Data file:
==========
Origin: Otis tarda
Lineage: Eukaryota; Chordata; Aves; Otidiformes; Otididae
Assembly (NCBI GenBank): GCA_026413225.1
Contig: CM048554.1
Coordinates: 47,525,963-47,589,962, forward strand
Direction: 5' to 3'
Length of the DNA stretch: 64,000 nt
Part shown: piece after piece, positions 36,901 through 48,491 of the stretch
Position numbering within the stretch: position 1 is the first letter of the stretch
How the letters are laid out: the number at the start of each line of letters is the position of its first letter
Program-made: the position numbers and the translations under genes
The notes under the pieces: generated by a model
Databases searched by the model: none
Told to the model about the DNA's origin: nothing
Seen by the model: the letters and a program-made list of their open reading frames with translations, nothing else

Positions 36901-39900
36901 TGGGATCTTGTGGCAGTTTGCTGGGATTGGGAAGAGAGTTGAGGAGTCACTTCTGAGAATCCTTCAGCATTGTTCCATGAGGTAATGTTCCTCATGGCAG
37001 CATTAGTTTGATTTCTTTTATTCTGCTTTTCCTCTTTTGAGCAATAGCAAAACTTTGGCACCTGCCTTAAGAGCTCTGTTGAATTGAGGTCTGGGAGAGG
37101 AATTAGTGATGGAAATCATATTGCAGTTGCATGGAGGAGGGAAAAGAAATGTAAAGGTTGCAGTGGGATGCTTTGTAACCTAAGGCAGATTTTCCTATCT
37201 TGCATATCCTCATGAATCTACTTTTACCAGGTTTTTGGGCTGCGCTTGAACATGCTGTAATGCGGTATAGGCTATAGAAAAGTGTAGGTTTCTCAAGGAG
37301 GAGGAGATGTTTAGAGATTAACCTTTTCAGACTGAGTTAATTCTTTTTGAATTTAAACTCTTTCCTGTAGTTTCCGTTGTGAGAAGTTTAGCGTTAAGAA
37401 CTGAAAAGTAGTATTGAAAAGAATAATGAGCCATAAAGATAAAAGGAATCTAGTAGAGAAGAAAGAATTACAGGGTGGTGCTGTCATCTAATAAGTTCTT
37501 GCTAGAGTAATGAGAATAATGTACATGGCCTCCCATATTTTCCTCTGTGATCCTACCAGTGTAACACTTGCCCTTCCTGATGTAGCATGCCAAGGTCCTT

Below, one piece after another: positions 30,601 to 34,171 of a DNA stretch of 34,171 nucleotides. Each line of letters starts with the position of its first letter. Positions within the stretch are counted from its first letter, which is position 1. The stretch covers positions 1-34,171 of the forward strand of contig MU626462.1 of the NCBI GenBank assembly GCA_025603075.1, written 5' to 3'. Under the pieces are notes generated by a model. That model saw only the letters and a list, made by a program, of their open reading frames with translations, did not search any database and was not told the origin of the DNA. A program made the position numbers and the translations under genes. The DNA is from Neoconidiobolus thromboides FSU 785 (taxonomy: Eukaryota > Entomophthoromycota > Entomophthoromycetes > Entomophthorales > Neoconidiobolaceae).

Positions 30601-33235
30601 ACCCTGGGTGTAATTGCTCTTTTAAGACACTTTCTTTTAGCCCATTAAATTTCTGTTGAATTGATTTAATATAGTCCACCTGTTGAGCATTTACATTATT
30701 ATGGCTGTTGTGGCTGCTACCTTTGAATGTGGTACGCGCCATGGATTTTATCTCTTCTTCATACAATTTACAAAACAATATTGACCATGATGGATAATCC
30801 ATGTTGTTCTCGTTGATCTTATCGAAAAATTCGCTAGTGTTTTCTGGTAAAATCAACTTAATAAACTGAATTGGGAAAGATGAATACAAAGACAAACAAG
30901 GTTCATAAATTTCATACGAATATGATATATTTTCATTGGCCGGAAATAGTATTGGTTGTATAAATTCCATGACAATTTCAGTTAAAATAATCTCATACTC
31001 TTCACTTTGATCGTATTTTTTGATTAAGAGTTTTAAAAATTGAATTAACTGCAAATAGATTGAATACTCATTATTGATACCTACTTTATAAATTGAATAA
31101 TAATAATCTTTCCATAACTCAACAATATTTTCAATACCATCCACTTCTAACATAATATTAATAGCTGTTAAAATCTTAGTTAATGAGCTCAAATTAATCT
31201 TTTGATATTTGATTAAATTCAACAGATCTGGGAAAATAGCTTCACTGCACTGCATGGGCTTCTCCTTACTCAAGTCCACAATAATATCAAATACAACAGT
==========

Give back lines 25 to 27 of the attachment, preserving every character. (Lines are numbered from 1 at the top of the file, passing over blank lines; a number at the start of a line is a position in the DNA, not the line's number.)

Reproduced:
Positions 30601-33235
30601 ACCCTGGGTGTAATTGCTCTTTTAAGACACTTTCTTTTAGCCCATTAAATTTCTGTTGAATTGATTTAATATAGTCCACCTGTTGAGCATTTACATTATT
30701 ATGGCTGTTGTGGCTGCTACCTTTGAATGTGGTACGCGCCATGGATTTTATCTCTTCTTCATACAATTTACAAAACAATATTGACCATGATGGATAATCC